The creative powers behind Remorques were not secured from the beginning. Only upon the insistence of lead actor Jean Gabin was the nationally beloved and celebrated poet Jacques Prévert recruited for the film's scriptwriting, who would in turn replace the previous attempts of Charles Spaak and then André Cayette. Prévert's unique creative efforts found fortuitous compatibility with Grémillon's vision for the film's realization while Gabin himself was "the biggest box office draw in French Cinema at the time and had given [Grémillon] his first commercial success with [1937's] Gueule d'amour." [8]

Gabin's celebrity, as well as his singular proficiency in bringing to life the sort of male character typical of a Grémillon film, found a harmonious match with up-and-coming co-lead Michèle Morgan. Aside from the vocational competence shared by each, the actors' on-screen chemistry evidently found some basis within their personal, off-screen lives. When it had become known to each that the other had been cast for their respective roles, Gabin had offered to meet Morgan privately before the film's shooting had begun. Morgan herself recalled: "We flirted like lovers: our eyes never lost contact, our hands grazed without daring to really touch. Our laughter was forced and embarrassed, the silences dense. Every word was full of undertones." [9]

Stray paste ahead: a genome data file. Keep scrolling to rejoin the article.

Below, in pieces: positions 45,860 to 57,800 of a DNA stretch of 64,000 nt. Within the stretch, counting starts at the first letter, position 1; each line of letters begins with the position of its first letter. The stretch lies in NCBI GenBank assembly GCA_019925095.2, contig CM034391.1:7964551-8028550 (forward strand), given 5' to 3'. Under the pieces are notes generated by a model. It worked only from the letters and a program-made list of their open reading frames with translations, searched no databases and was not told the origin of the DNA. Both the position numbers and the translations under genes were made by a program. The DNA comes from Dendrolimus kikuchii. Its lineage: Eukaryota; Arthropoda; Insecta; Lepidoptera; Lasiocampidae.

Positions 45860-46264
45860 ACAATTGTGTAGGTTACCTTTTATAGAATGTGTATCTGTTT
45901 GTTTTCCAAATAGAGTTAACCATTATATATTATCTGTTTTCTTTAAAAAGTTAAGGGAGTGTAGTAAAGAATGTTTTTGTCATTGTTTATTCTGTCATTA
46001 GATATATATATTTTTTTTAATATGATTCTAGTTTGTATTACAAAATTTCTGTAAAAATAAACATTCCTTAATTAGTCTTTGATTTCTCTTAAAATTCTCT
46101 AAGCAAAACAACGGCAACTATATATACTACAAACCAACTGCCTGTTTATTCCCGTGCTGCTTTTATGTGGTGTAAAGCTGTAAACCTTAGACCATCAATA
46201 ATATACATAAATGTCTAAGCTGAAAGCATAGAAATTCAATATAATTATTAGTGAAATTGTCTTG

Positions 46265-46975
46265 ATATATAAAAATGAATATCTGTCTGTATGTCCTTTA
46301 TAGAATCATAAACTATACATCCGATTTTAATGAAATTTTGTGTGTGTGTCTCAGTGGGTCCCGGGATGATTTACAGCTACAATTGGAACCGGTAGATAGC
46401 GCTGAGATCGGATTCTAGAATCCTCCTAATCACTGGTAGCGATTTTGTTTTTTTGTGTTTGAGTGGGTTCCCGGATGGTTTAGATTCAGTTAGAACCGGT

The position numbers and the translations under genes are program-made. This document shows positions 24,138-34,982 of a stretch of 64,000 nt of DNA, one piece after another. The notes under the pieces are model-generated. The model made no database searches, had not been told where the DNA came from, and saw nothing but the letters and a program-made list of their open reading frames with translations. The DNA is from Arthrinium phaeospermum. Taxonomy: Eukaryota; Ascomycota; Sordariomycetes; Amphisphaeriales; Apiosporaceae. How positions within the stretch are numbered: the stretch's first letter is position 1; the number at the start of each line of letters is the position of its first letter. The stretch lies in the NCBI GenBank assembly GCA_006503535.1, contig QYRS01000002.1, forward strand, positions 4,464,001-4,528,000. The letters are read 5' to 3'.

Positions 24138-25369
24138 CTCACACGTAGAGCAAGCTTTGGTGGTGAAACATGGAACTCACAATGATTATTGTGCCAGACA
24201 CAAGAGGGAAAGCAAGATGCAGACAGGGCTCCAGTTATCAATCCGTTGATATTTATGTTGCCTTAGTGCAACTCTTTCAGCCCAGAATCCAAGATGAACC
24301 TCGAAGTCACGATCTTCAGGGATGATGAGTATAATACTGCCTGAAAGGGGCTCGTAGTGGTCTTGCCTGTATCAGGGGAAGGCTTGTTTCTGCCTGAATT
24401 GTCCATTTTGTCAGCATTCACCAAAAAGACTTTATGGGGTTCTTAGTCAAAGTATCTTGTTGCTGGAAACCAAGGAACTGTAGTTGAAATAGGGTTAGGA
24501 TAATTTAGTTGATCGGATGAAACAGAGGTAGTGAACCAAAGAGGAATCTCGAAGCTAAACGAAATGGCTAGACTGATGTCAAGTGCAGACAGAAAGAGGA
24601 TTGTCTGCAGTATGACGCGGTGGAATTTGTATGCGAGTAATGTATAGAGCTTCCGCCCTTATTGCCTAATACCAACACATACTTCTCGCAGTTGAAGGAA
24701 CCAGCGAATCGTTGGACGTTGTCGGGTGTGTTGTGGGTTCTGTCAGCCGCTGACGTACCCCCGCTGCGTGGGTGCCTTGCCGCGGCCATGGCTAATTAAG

The release date of Remorques had been pushed back to the Second World War. It was released in United States on June 15, 1946 five years after the initial French release.

Although the film could stand confidently upon the capabilities and public recognition of its cast, the release of Remorques unhappily coincided with the then recent invasion and occupation of the Third Reich. Once in power, the Nazis had demanded that the film be withdrawn from theaters. [10]

In the end, however, the film would win its deserved acclaim and would secure "Grémillon's place as one of France's leading filmmakers during its darkest years." [8]

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  1. "Stormy Waters". Retrieved 2014-01-25.
  2. 1 2 3 4 Martin, John (1983). The Golden Age of Cinema 1929 - 1939. Boston: Twayne Publishers. p. 102.
  3. 1 2 Seiller, Geneviève. Remorques: Pas de place pour les femmes. pp. 155–164.
  4. Gerke, Greg (November 27, 2014). "Jean Grémillon's Wartime Melancholia". MUBI.
  5. Horwitz, Jonah (September 8, 2015). "Jean Grémillon's REMORQUES: A Film Out of Time". Cinematheque. Retrieved April 10, 2023.
  6. Heath, Roderick (February 27, 2017). "Remorques (1941)". Film Freedonia. Retrieved April 10, 2023.
  7. "Remorques (1941) de Jean Grémillon". L'Oeil sur l'écran. October 2, 2010. Retrieved April 10, 2023.
  8. 1 2 Travers, James (2002). "Remorques (1941)". Retrieved April 10, 2023.
  9. Harriss, Joseph (2023). "Storm Clouds of War". University Press of Kentucky: 110–120.
  10. "Jean Grémillon, le méconnu (1902-1959)". Séquences (20): 24. February 1960 via Érudit.